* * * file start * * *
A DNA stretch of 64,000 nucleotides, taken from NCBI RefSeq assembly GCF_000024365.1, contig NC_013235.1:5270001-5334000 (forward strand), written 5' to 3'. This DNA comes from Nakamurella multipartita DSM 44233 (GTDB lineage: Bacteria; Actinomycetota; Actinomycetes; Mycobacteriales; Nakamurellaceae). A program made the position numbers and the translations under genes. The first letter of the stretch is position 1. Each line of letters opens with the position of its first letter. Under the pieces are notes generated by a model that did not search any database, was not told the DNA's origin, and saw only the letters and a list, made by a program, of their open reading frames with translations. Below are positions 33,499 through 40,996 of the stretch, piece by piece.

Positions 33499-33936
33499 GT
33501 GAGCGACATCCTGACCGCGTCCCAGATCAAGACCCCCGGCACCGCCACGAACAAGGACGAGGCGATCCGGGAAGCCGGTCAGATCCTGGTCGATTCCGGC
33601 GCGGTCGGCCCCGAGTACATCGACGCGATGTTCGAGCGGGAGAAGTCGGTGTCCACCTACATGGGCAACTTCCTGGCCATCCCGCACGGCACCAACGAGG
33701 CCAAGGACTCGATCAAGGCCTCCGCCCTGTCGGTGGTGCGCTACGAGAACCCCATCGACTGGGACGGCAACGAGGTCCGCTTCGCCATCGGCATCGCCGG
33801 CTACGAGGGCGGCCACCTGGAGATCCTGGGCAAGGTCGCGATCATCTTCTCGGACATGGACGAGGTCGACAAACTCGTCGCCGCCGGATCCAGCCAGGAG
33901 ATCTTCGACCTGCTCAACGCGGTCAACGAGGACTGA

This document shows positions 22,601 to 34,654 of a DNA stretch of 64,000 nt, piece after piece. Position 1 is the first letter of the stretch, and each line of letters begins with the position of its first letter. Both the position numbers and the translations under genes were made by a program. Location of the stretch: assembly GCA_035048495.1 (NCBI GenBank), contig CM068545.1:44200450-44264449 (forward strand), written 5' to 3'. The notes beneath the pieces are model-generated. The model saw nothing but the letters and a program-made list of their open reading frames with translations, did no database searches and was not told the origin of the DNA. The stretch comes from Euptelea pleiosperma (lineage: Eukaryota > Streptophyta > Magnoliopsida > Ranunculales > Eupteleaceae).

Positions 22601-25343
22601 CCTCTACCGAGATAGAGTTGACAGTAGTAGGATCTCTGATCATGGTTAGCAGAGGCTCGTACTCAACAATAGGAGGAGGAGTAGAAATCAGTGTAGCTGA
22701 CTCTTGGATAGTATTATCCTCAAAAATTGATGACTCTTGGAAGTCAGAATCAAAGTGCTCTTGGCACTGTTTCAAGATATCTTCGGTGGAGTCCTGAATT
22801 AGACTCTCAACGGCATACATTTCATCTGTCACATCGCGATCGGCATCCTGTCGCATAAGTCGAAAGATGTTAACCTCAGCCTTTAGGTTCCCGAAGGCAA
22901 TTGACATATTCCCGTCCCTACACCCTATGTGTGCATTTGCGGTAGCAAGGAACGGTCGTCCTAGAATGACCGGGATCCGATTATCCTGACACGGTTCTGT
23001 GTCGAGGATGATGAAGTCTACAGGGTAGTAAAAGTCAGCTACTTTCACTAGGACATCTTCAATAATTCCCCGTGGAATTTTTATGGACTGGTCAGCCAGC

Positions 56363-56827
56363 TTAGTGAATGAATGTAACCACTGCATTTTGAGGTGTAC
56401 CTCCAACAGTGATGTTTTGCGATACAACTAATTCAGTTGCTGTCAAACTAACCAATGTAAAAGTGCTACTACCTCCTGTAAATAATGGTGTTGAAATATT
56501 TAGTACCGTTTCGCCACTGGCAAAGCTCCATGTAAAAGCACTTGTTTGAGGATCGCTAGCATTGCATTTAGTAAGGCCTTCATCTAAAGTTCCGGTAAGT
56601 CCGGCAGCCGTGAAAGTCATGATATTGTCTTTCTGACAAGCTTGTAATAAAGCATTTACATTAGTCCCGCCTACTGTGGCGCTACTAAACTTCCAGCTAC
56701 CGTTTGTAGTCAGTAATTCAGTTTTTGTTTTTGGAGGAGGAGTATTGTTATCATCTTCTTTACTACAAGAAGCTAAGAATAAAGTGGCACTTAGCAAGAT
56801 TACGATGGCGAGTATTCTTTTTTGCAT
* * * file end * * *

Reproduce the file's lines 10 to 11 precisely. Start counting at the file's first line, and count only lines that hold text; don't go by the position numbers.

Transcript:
Positions 22601-25343
22601 CCTCTACCGAGATAGAGTTGACAGTAGTAGGATCTCTGATCATGGTTAGCAGAGGCTCGTACTCAACAATAGGAGGAGGAGTAGAAATCAGTGTAGCTGA